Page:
Scene Point Blank: In a past interview you did you mentioned that you wanted to give the listener a sense of hope in a world that is not pretty. Given what is going on right now with the Paris Agreement and the US pulling out, has your perspective remained the same?
Rebecca Foon: I actually feel more hopeful and in a way. I think Trump is a catalyst for movement. What I like about the state of the world right now is that I feel that people are less apathetic and they are starting to realize more than ever that the time is now. For us to move towards the transition away from fossil fuels and into renewables, it has to happen really quickly and it takes everybody. There are big players that are making a big impact but the transition needs to come from communities. What I think is really cool is that gives people a big sense of hope. That is what I am really trying to advocate now within my activism work and with music, with Pathway to Paris.
What I believe in and what I am trying to communicate is that for us to meet the Paris Agreements and move beyond them— because we know they need to be more ambitious—and to stay within somewhat of a zone of climate safety on this planet—the one and only planet we know—we have a very limited time to make the transition. For that to happen cities and communities need to transition off of fossil fuels. Countries can do what they can but what it comes down to is the cities, and that is really cool. Imagining cities that are no longer dependent on fossil fuels, that is the world I want to live in and am excited to live in.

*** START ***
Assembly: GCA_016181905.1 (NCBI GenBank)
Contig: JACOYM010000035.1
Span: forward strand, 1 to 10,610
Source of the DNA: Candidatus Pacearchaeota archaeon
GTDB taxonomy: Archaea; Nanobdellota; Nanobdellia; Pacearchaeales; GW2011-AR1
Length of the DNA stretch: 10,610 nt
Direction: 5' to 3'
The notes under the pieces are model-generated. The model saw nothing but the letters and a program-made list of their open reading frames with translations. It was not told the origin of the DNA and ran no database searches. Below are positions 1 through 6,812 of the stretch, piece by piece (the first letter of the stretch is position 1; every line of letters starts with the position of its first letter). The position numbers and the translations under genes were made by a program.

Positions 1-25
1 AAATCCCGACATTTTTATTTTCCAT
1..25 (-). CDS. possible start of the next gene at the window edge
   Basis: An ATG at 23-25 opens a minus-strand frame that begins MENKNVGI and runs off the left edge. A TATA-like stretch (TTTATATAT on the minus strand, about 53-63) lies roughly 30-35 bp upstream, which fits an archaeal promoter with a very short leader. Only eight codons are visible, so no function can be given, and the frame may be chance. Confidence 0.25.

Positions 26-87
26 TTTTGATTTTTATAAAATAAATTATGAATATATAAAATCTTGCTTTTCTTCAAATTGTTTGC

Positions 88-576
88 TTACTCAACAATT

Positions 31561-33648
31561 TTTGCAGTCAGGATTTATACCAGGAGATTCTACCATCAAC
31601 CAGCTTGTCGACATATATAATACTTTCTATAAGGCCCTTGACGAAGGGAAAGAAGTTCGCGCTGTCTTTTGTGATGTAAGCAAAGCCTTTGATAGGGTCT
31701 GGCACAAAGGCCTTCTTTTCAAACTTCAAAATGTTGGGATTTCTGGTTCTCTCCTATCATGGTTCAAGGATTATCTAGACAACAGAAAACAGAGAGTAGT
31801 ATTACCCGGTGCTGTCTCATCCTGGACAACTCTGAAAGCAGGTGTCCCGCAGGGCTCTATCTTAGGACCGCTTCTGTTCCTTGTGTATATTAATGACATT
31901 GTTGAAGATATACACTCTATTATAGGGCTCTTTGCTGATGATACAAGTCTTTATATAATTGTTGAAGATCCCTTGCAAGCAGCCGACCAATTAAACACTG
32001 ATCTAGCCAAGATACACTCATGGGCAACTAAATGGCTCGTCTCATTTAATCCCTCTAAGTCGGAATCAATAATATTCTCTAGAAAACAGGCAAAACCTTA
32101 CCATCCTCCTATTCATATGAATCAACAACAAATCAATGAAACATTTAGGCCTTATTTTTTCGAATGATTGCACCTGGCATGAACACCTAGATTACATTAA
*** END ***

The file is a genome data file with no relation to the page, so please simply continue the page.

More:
The fossil fuel world is so old school at this point, it feels kind of wrong driving a car that is polluting gas, or in airplane, trains or whatever it is, a bus. It feels so dated at this point; our philosophy and technology is beyond it and we just have to make that transition. Find the means, the plans and the infrastructure and the money to do it. And it is all there, it is just a matter of collaboration and doing it as efficiently and in a way as innovative as possible, that also can deal with other issues, like poverty or health issues.
Because it is all so connected. Obesity is connected to lack of walkability, and lack of walkability is connected to car culture and car culture is connected to fossil fuels. I really believe in this movement of cities creating plans to reduce the greenhouse gas emission to go towards 100% renewables by 2040.